7 6 to them, which in turn enables both the narrator and the other participants to acknowledge and respect one's own or another's reality. The study group included 21 nurses working in professional clinics in three areas related to sensory systems: ear, nose and throat; dermatology, and ophthalmology. The playback workshop was integrated into the curriculum once every four weeks (the entire course consisted of one day a week of intensive studies over a period of one year), at the intersection between two subject matters, which could be formulated and conceptualized using the theatrical experience. Our report on the process of experiential, cognitive, and behavioral learning using the playback method emphasizes the dynamics that formed among the class members. We paid special attention to the nurses' attitudes regarding basic professional principles and their role perception in terms of therapeutic service, teamwork, and professional level. During the course, the group processes that evolved during the playback theatre sessions were documented through observations, video recordings, and semistructured questionnaires. In addition, nurses were interviewed before and after the workshop, to observe how they perceived the change in their professional attitudes and behaviors after the learning experience. All of the materials analyzed in the study were converted into texts, which constituted the core of the research process. Of the many conceptual approaches to qualitative analysis, we chose three traditional philosophies, to provide a theoretical basis that would guide the textual analysis in this study: phenomenology, hermeneutics, and aesthetics. The need for a combined philosophical approach stems from the uniqueness of this educational tool, which
8 7 utilizes a dramatic-theatrical artistic tool as a covert system for increasing selfawareness and delving into deeper levels of self-knowledge. Phenomenology offers an observational approach that emphasizes experience, experience-based memory, and self-reflection, especially about the conscious representation of the outside world through thought and reflection (Husserl, 1972). In the hermeneutical approach, the process of interpreting a text is intended to shed light on hidden meanings and to lead us to understand something in the author's world that is beyond words. The act of reading a text is a type of interaction intended to reveal new meanings, which are the product of the meeting between text and reader. The written text enables the realization of pure hermeneutical interpretation. In other words, a hermeneutical interpretation of phenomena approximates perfection as it distances itself, in terms of time and connection, from the event itself (Svenaeus, 2001, pp. 142). The aesthetic approach to the study of phenomena, which adds yet another component into the analysis, describes experience from a perspective absent from all other systematic approaches (Adorno, 1992; Breadsley & Schueller, 1967), i.e., the sensual component. This element considers the fit between the parts and the whole a qualitative attribute embodied in the aesthetic experience, and this quality has the ability to arouse in the observer a sense of awe not unlike that experienced when facing an impressive work of art. The actors, the narrator, and the audience created and simultaneously experienced an aesthetic event. The aesthetic characteristics of the acting experience are embodied in the change that takes place when shifting one's subjective consciousness to focus on the object (the story or the play), with a sense of amazement, awe, fascination and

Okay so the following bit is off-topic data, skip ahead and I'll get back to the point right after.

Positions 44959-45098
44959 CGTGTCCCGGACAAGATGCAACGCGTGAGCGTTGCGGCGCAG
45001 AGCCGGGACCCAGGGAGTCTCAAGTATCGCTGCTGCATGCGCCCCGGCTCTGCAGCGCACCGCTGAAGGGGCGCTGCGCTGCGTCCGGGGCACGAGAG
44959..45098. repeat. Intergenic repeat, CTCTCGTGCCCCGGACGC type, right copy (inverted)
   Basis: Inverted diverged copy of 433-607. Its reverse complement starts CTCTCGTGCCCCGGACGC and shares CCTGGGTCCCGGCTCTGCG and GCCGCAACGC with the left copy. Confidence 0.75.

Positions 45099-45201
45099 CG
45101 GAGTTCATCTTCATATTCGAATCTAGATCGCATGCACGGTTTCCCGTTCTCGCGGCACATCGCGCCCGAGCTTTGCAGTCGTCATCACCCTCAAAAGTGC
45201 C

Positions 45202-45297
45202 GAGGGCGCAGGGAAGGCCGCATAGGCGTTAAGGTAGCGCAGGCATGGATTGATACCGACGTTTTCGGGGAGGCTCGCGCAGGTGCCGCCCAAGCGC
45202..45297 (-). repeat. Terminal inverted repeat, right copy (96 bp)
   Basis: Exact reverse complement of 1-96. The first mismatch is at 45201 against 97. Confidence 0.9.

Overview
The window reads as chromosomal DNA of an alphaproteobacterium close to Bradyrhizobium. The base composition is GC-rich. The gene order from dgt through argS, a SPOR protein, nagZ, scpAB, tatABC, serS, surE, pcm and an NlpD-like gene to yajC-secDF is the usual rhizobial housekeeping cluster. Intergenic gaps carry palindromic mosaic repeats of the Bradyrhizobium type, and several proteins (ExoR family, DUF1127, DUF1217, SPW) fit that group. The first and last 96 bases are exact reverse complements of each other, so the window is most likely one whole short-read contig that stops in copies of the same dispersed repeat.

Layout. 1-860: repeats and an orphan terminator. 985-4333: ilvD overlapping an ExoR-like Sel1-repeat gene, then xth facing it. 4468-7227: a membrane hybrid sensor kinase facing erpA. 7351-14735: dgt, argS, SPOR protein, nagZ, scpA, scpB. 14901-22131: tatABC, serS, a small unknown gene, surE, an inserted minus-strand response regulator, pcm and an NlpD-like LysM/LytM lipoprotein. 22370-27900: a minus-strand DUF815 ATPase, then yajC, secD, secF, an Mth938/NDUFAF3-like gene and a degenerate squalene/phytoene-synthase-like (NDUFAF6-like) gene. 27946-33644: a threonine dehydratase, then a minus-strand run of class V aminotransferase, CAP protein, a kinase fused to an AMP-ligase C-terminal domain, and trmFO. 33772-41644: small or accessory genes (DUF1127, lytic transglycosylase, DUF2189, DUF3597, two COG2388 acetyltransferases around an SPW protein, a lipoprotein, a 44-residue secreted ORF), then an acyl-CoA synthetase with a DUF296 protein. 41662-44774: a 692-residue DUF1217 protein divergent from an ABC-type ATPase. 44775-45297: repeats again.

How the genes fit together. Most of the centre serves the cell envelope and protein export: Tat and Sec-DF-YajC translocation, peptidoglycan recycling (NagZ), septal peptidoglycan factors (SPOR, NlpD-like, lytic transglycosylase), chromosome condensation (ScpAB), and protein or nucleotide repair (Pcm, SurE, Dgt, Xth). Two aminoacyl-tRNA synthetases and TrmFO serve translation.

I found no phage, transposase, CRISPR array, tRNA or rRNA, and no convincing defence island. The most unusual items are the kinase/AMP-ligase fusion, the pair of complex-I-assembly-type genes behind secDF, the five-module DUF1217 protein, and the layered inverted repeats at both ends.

9 8 self-immersion in the sounds and sights. The actor's chance to comprehend a dimension of an experience in which he or she was not involved in personally is an added advantage in terms of his or her interpretive attitude, which is freed from the emotional burden that the narrator brings to it (Schonmann, 2001; Tzur, 1971; Haezrachi, 1965). The personal experience, designed and formulated into a story, is emowered through the actors' body language, movements, mimicry, voices, and sounds. Amplifying the narrator's experience reflects it very powerfully, which in turn redefines the meanings and the significance of the experience (Zankay, 1999). The "space" in the theatrical sense, the stage and the surroundings, become reflections of the personal inner space of each student/participant. On one hand, the students contributed their experiences to be shared within the public space of the stage that encompasses their stories and their acting, while on the other hand, the scenarios that unfolded in the common space of the classroom molded the inner space of each and every participant. Playback theatre goes directly to the heart of the adult's mechanism for development, that is, overcoming distorted and subjective concepts through reflection that gives new meanings to life's experiences (Schon, 1987; Mezirow, 1991). Despite the emotional and conceptual exposure of the individual in front of the group, the rules of the game ensured that each step in the development was sufficiently controlled to maintain the individual's human dignity, and his or her right to privacy and confidentiality (Fox, 1999b). The nurses' went through a course of personal development through playback theatre, in which they experienced a mixture of expressions of cognition, emotion, and